Professor of Elocution at the Kensington School of Music

Mutilation of the English Language - The Trilled" - The Combination of "th"

There is always a tendency to forget that in the words where, when, white, what, whether, wheel, etc., there happens to be an "h" after the "w," and they turn into were, wen, wite, wot, wether, weal, etc., respectively.

Should the "h" in these words be over emphasised, speech immediately becomes affected and unnatural, but there should be a suggestion of the letter in order to differentiate between were and where, wight and white, wether and whether, and weal and wheel.

These are cases in point of the mutilation of our language.

Dropping the Final "g"

This is, unfortunately, not confined solely to the uneducated classes, and people are to be met with on every hand who consider it "good form" to say "Mornin" for "Good-morning," and so on through all their conversation, never once realising that beauty of form is just as necessary in speech as in other arts.

To chip or mar a statue would be considered an act of vandalism, and yet we systematically maltreat words, which, after all, are the only means we have of clothing our thoughts.

It is a strange thing to say, but nevertheless true, that many people labour under the impression that certain forms of defective speech have a fascination all their own, and consequently they adopt a lisp or cultivate the sound "w" instead of "r," thereby-mutilating their words after the same manner as the cockney, though with less excuse, seeing that they have had the advantage of education in literature, which he has lacked.

This habit is often formed in childhood, and allowed to pass by parents, who think it "so sweet" to hear the baby-talk, and wanting the foresight which will see the difficulty of correcting that which is imperfect in future days.

The Trilled "r"

A certain set thus grow up' with the idea that "round" should be pronounced "wound"; "really," "weally"; "roaring," "woawing," etc., converting all the "r" sounds into characterless mumblings. Surely, this consonant is one of the most forceful. Change the "r" in "cruel" into "w," and instead of a word pregnant with meaning, you have at once one that is merely insipid.

In the same way, to speak of the

"woawing of the sea" would give no idea of the tumbling waves on the shore hurling themselves defiantly at the cliffs which bar their progress, whereas the very word " roaring," spoken with the trilled "r's," gives at once a very vivid mental picture, and an aural sound of their restless action.

There are pitfalls with regard to trilling the "r." For instance, to say "hear-r-r-t" for " heart " is quite as mistaken as saying "wude" for "rude," and is usually one of the peculiarities of the dialects of the northern counties and Scotland. In singing, the "r" is occasionally sounded before a consonant, but it should not be so in speech, the rule being that before a consonant the "r" is not trilled, nor at the end of a word, unless the next begins with a vowel, as-" War alarms the country," the "r" in war would be slightly rolled. In a word with a vowel following the "r" the "r" is sounded, for example, as in the word " rage."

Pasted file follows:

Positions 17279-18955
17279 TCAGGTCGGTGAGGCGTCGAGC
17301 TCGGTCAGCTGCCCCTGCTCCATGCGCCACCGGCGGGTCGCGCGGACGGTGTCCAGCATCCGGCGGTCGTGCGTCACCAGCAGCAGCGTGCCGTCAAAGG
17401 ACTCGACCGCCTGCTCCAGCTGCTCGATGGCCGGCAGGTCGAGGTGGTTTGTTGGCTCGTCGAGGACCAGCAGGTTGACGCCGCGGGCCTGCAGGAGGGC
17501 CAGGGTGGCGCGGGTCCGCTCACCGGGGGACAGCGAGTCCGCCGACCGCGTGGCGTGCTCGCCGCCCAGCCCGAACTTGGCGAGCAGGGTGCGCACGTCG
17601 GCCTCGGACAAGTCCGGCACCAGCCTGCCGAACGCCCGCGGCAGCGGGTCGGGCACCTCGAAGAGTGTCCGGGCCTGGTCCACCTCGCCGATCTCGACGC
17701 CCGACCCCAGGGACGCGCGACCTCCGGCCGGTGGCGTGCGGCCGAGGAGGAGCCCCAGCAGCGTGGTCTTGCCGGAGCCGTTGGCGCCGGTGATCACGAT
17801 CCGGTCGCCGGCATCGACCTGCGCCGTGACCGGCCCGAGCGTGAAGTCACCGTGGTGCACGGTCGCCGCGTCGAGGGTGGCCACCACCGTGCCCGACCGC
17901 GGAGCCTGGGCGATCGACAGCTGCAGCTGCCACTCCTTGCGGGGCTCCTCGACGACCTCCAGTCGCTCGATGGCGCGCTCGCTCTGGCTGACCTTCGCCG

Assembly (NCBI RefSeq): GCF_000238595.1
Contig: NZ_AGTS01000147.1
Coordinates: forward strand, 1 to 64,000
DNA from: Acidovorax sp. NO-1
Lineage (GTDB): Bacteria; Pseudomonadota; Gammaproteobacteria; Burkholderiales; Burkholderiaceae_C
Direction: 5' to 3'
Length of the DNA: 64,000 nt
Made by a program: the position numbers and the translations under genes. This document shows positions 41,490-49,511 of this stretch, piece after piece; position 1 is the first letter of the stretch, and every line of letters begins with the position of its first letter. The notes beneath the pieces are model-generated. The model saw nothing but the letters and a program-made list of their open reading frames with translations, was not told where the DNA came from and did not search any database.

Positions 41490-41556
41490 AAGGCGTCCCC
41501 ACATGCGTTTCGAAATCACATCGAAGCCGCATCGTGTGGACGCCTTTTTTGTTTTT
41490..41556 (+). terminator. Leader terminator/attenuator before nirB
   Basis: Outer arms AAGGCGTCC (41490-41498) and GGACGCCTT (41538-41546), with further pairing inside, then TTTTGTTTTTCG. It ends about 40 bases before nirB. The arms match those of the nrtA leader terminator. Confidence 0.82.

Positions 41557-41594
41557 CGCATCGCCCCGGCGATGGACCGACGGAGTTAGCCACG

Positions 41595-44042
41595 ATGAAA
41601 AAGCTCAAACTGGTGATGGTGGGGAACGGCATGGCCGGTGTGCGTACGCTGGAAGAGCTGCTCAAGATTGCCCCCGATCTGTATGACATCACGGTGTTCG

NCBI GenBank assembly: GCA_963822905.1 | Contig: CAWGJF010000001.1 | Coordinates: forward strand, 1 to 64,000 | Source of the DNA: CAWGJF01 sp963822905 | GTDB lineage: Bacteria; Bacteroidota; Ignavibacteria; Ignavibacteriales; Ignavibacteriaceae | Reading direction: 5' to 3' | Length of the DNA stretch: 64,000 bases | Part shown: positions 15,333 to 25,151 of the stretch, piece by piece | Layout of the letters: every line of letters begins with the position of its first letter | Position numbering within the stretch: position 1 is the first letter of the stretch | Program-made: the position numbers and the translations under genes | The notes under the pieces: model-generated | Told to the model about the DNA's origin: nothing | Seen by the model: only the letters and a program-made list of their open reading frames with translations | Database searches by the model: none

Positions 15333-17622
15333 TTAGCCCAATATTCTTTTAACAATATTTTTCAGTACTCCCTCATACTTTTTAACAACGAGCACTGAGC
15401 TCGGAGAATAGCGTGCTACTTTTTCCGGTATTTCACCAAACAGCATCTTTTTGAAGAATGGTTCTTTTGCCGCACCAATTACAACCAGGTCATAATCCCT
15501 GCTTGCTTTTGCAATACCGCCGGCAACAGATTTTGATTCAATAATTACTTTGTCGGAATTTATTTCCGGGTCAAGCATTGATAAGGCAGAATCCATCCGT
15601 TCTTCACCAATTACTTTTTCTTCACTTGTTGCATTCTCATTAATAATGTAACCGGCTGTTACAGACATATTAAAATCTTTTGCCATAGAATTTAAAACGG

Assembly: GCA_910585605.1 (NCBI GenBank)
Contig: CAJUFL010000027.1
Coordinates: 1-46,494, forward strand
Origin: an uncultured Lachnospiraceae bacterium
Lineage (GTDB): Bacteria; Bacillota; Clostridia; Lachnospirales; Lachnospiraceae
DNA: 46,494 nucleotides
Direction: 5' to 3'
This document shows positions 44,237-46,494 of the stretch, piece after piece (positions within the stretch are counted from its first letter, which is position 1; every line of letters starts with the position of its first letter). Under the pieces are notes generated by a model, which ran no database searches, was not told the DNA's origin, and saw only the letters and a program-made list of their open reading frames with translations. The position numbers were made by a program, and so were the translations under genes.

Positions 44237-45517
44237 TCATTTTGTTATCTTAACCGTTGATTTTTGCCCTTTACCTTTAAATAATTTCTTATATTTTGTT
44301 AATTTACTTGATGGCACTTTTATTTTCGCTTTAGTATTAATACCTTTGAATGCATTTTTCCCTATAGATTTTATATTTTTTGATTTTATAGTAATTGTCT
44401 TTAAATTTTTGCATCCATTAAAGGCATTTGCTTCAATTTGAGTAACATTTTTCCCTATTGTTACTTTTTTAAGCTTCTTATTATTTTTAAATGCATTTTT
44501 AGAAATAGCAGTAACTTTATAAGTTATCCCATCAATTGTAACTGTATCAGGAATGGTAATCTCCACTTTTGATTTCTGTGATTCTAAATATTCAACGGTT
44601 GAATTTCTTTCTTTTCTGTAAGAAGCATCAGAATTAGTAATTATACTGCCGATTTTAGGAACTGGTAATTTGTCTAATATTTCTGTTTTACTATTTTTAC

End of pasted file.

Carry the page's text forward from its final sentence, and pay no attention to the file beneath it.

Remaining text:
There is an idea abroad that to sound the "r" is affected, and therefore to be avoided as unnatural, or so slurred as to take from if its natural robustness. If only due thought were given to words with the "r" pronounced correctly, it would be seen immediately how much they are enhanced by its invigorating influence.

"With" or "Wiv"

Of course, there are people who cannot sound "r" owing to some defect in the mouth or tongue, and with them "s" also puts a fresh impediment in their way, developing into the sound "th" instead of the sibilant, and " hissing serpents" will become "hithing therpenths." "Z" is another consonant which, being similar to "s" though having a deeper tone, presents some difficulty to the person who lisps.

To return to the faults of the cockney. It has been seen how he mutilates his vowel sounds, clipping or adding to them whenever possible, and also, how the consonants "n" and " m " are spoken with the nasal cavities closed.

There are two more consonants which, coming in conjunction one with another, permit him to form his favourite habit of clipping, and these sounds, "th" by name, are converted into "f" or " v " as the case may be. For instance, a cockney will pronounce mother as "muvver," "with" as "wiv," and "threw" as "frew." Certainly the combination "th" is a difficult one, and foreigners rarely surmount it. To be continued